About Us: Who We Are | Leadership




Jail Chaplains exists to provide quality, caring, effective and professional ministry
to Cass County Jail inmates and Cass County law enforcement personnel.

In 1979, Cass County Sheriff Don Rudnick appointed Pastor Curt Frankhauser as a volunteer chaplain for the department.

Chaplain Frankhauser’s first tasks included helping deputies make death notifications and providing ministry to Cass County Jail inmates.




View the Cass County Jail, home of Jail Chaplains ministry.

A board was established with the help of five men with various professional backgrounds to begin the organization called Peace Officer/Jail Chaplains Association. Today the organization is known simply as Jail Chaplains. In May of 2006, POJCA received non-profit status from the IRS to receive donations.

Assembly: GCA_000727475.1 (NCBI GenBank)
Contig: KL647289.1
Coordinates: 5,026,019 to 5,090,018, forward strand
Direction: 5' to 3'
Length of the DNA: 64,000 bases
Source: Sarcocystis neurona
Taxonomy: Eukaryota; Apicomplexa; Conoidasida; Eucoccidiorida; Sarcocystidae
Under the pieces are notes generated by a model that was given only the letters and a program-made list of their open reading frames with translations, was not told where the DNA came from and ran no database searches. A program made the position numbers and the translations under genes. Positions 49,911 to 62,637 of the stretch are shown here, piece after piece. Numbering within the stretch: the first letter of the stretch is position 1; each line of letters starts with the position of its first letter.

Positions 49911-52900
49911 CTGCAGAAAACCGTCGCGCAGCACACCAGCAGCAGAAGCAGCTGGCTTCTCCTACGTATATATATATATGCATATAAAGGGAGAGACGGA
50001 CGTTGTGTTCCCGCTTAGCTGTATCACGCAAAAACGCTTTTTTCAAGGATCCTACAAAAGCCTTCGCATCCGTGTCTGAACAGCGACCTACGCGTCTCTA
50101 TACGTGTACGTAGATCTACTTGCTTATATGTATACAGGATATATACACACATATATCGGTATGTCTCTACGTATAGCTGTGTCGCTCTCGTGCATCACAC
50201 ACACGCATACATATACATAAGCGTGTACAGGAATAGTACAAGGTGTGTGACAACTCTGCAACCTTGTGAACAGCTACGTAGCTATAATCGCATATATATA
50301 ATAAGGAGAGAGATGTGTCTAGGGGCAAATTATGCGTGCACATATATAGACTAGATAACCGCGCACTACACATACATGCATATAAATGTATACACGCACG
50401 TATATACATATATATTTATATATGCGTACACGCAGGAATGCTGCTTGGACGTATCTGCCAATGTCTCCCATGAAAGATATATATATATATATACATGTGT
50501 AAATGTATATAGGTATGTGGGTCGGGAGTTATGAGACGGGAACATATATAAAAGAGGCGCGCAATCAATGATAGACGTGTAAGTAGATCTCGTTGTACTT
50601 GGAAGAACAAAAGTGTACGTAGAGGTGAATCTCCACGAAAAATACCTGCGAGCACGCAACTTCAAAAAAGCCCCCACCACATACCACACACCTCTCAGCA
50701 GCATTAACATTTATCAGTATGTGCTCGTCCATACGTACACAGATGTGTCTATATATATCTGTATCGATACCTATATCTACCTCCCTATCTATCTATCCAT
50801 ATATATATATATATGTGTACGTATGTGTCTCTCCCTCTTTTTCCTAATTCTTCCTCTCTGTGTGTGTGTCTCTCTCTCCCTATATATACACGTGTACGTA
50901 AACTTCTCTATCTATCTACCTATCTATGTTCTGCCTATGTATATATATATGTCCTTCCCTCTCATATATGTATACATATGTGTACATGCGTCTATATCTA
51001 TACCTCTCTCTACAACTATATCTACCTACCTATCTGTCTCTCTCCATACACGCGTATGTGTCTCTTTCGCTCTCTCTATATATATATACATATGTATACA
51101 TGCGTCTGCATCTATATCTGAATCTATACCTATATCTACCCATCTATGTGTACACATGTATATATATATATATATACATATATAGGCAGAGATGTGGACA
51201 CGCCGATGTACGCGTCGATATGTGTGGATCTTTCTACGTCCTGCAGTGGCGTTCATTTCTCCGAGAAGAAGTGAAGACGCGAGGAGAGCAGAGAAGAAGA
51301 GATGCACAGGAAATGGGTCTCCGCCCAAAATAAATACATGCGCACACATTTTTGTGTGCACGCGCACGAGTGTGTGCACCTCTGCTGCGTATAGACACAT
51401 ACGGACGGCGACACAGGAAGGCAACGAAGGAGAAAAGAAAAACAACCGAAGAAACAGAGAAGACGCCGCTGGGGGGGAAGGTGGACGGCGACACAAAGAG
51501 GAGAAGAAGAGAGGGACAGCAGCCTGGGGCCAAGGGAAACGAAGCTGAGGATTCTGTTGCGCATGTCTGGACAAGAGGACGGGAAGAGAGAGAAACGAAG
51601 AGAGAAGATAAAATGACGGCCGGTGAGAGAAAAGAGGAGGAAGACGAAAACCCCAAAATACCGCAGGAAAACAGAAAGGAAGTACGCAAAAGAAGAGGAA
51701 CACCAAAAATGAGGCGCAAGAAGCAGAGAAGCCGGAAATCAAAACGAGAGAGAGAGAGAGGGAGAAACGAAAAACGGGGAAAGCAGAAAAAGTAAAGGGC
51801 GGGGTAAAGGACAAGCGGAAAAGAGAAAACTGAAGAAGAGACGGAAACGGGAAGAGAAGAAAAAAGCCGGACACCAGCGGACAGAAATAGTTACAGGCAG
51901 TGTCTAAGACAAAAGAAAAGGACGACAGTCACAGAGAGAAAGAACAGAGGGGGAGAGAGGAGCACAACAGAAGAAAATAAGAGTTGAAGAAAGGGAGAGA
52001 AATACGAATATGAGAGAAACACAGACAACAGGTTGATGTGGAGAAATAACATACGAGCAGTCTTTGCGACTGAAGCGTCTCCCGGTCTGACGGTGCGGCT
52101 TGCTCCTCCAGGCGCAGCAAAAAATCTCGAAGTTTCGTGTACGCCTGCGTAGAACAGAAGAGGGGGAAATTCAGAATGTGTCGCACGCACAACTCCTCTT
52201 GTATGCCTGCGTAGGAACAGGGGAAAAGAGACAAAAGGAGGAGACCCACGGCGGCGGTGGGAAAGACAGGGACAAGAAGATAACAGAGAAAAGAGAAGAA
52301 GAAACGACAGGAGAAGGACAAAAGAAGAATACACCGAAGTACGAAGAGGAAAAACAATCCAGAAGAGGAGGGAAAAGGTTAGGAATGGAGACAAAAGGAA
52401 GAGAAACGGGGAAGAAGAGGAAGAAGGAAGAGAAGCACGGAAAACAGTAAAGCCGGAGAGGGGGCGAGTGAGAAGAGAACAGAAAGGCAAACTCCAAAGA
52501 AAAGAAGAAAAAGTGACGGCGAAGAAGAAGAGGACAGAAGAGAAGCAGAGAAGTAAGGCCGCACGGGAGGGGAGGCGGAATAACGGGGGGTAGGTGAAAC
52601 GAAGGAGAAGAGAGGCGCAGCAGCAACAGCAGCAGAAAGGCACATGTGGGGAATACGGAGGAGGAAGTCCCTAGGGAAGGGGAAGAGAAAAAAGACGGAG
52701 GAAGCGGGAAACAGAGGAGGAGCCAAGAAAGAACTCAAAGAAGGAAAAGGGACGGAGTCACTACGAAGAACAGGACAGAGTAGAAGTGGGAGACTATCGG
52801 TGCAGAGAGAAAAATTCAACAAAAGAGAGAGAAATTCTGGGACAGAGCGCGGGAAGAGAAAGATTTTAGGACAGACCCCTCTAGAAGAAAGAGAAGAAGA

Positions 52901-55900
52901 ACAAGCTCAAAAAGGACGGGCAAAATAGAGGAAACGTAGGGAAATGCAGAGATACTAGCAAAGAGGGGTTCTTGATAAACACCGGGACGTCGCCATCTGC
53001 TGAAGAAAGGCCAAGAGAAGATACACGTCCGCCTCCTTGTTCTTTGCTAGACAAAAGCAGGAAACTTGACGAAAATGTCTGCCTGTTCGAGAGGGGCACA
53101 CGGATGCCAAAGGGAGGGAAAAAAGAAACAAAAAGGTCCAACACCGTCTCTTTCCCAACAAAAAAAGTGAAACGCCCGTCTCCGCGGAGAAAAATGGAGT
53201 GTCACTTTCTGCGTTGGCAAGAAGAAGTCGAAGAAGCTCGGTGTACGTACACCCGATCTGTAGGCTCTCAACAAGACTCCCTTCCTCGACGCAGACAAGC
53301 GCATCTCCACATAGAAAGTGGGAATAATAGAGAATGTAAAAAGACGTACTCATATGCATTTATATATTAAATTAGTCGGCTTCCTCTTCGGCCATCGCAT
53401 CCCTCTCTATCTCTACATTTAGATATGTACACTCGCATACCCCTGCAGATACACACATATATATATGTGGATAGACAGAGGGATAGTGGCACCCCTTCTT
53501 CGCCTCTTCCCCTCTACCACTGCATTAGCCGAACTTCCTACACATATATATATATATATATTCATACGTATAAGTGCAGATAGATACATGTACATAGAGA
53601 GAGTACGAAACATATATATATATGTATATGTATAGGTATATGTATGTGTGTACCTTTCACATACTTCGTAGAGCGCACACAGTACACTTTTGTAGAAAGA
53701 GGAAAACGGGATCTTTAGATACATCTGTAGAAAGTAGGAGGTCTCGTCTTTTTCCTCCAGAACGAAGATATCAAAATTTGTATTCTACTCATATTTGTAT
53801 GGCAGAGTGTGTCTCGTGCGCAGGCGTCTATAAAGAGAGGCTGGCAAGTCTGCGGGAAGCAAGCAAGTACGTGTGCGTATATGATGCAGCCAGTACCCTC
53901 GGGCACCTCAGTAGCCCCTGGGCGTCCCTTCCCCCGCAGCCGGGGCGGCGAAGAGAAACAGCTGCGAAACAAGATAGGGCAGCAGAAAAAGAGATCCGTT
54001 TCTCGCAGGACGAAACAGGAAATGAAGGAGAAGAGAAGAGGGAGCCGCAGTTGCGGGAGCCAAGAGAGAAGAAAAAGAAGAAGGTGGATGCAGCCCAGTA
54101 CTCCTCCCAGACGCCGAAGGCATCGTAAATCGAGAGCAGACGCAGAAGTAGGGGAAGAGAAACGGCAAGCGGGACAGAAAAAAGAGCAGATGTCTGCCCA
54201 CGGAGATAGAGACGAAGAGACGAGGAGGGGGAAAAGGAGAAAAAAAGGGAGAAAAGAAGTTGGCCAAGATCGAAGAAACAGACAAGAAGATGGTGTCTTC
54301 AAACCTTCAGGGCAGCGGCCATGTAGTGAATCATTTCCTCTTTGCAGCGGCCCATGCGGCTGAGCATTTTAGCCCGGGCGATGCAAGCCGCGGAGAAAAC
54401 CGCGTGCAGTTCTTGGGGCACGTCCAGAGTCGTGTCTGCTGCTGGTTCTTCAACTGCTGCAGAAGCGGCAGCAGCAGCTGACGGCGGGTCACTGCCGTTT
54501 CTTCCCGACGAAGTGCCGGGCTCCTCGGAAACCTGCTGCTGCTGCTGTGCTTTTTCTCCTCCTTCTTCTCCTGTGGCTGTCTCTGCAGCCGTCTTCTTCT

The prisoner population continued to grow with a daily population ranging from 150-250 inmates. The POJCA board saw the need to have a full-time chaplain providing a daily ministry presence to the inmates and their families.

In April of 2007, Mike Sonju was hired to provide a full-time chaplaincy program. Chaplain Mike, along with other part-time volunteers, provide a wide range of Christian faith-based programs for both men and women inmates. These programs include bible studies, individual counseling, faith-based chemical dependency programs, mentoring, volunteer training and introducing the ministry to churches.

The Jail Chaplains has a benevolence fund that is maintained to help program graduates transition into the community after completing their sentence. This benevolence fund assists with rent, transportation costs, clothing and specialized tools to aid with employment.

Pastor Frankhauser continues to serve two days a week working as the Executive Director along with part-time development support. He mentors and aids the full-time chaplain.

Over 7,000 inmates pass through the Cass County Jail each year. Some inmates move on to State or Federal institutions. Chaplains in those institutions have told us, “We like receiving inmates from Cass County because many of the inmates say they first received Jesus in jail."